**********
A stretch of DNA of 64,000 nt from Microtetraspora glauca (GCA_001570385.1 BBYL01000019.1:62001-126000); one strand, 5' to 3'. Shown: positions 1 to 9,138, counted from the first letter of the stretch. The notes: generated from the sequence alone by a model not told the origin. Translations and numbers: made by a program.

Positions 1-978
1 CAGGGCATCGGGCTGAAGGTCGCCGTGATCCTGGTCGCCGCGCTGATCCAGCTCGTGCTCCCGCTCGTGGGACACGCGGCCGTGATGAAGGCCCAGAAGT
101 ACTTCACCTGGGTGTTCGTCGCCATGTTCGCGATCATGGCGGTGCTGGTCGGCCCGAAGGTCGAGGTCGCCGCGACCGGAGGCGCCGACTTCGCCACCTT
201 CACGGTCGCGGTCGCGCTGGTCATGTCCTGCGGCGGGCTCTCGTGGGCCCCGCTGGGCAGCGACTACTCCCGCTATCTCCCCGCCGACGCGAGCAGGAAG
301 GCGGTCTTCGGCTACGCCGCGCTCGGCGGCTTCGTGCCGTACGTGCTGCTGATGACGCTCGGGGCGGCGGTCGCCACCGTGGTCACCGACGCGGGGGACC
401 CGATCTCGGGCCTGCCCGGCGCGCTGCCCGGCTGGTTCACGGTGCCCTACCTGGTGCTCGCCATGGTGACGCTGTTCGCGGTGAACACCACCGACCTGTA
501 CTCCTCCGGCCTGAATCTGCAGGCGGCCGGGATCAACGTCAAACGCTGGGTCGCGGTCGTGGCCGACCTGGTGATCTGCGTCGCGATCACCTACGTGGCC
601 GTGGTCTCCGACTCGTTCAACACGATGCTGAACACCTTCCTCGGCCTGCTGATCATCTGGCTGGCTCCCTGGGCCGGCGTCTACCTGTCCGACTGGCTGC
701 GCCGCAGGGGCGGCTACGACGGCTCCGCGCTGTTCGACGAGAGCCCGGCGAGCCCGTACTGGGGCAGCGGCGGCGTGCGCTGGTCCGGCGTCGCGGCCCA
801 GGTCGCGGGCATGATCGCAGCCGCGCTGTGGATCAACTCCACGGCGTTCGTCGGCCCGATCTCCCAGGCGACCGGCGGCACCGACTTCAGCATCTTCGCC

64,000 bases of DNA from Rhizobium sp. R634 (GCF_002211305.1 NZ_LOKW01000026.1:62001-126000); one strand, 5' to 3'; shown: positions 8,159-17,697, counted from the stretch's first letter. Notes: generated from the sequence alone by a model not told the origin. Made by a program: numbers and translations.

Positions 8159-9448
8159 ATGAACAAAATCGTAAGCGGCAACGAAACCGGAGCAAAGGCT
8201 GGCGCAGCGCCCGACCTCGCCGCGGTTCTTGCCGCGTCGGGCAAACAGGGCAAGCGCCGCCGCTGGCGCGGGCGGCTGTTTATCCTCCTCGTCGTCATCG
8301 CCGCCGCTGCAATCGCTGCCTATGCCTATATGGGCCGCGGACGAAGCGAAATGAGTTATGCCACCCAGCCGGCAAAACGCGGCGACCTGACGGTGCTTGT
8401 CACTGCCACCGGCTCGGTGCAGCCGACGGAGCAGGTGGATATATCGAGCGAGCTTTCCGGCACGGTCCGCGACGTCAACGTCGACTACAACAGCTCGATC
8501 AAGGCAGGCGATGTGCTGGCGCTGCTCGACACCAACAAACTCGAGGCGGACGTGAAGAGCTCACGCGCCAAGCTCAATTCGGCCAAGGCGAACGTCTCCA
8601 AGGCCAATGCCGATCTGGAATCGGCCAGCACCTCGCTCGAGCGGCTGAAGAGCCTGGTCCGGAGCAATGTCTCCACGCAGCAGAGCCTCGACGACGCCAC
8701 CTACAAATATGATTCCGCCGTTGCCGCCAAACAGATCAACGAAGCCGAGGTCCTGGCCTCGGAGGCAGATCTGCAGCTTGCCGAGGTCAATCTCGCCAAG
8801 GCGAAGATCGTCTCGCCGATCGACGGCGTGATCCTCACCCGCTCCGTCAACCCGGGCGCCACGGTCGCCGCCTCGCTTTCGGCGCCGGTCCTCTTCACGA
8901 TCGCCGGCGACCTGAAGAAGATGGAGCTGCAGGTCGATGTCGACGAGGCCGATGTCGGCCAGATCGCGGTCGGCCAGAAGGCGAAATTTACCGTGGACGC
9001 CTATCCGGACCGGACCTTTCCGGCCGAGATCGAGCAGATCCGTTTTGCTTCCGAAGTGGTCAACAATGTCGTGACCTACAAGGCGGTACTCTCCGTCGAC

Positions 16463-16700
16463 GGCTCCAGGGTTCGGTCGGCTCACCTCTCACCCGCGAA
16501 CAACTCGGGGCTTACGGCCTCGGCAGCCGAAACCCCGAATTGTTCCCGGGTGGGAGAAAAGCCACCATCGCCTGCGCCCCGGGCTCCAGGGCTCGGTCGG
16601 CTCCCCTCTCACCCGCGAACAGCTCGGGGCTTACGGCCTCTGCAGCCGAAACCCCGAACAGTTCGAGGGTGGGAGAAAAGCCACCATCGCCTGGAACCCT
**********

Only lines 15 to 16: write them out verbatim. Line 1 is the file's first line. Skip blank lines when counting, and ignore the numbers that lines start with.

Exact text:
8201 GGCGCAGCGCCCGACCTCGCCGCGGTTCTTGCCGCGTCGGGCAAACAGGGCAAGCGCCGCCGCTGGCGCGGGCGGCTGTTTATCCTCCTCGTCGTCATCG
8301 CCGCCGCTGCAATCGCTGCCTATGCCTATATGGGCCGCGGACGAAGCGAAATGAGTTATGCCACCCAGCCGGCAAAACGCGGCGACCTGACGGTGCTTGT